Social Media in Sports: Who are the Winners and Losers?
Sports and social media make a great team. Whilst fans follow the action, they can share the moment with their friends and fellow supporters. But who is making the most of this relationship? And who would be best advised to keep clear of Twitter altogether? This new infographic from Eventility, a platform that helps clubs and groups promote their activities online, identifies some of the biggest ‘winners and losers’.
Perhaps the key takeaway is the lack of US dominated sports in the lists of most followed teams and athletes on Twitter and Facebook. With football (soccer) accounting for over half of these and basketball and tennis making up the rest, there is no room for baseball, American football or ice hockey.
Having said that, the US fares significantly better when it comes to the ‘most tweeted sporting moments’. Last year’s Super Bowl produced 13.7 million tweets and over 1 million of those came in the final 5 minutes of the game. American football also produced the most retweeted sports tweet of all time when the Green Bay Packers’ T.J Lang tweeted “F*** it NFL. Fine me and use the money to pay for regular refs”.
This resulted in an impressive 100,000 retweets, significantly more than his actual number of followers. Looking at the losers, there are just too many to choose from. In the world of football, Ashley Cole, Rio Ferdinand, Carlton Cole, Joey Barton, Jack Wilshere and Ryan Babel have all landed themselves in trouble through their tweets.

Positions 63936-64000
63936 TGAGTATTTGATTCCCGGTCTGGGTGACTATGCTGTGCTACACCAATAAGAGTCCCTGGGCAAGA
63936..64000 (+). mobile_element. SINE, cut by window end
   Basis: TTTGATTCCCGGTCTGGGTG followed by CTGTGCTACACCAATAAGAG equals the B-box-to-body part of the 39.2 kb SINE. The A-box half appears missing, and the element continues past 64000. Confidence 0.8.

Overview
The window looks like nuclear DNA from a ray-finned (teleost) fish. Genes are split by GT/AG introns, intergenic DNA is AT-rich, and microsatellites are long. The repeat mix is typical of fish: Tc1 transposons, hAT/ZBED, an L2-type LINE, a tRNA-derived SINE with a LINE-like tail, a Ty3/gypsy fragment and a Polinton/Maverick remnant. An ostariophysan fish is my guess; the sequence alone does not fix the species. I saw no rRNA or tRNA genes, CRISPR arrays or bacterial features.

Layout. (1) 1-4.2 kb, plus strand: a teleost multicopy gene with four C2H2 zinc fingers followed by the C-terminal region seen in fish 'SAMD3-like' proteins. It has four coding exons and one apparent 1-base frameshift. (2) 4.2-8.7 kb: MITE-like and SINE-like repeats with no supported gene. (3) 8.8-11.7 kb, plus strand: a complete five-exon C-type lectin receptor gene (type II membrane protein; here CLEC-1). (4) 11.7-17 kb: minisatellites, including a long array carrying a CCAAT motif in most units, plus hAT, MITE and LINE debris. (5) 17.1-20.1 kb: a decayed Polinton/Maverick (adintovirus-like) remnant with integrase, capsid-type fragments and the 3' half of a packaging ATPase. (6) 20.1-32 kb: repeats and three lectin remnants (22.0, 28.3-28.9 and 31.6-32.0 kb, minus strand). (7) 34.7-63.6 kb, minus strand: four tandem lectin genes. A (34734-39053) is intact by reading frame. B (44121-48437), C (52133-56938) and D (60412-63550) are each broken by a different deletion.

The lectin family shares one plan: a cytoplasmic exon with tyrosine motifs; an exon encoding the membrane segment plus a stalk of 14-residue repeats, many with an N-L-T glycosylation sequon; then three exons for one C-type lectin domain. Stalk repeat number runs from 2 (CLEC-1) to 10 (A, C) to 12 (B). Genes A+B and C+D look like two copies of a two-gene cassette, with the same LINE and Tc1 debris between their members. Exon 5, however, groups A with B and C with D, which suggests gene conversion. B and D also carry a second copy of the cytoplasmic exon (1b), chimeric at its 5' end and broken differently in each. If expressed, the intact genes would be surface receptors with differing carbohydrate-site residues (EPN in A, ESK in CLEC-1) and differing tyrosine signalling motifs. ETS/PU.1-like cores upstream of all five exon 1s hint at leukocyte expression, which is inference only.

But the problem is by no means exclusive to footballers, some other notable fails include:
- Lewis Hamilton tweeted a photo of confidential team data and falsely accused his teammate, Jenson Button, of unfollowing him.
- Greek triple jumper Voula Papachristou was sent home from the Olympics for posting a racist remark to Twitter.
- NFL star Rashard Mendenhall lost a sponsorship deal after tweeting a controversial theory about the 9/11 attacks.
- Welsh rugby player Jonathan Thomas was forced to apologise after making a homophobic comment on Twitter.
Of course, social media is not only for the world-renowned. Local sports clubs and teams can also reap the benefits and are increasingly doing so. According to Eventility, 76% of sports organisers use social media to promote their events, though this figure is only 50% for smaller events. Given the opportunities now available, I would expect this figure to greatly increase in the future.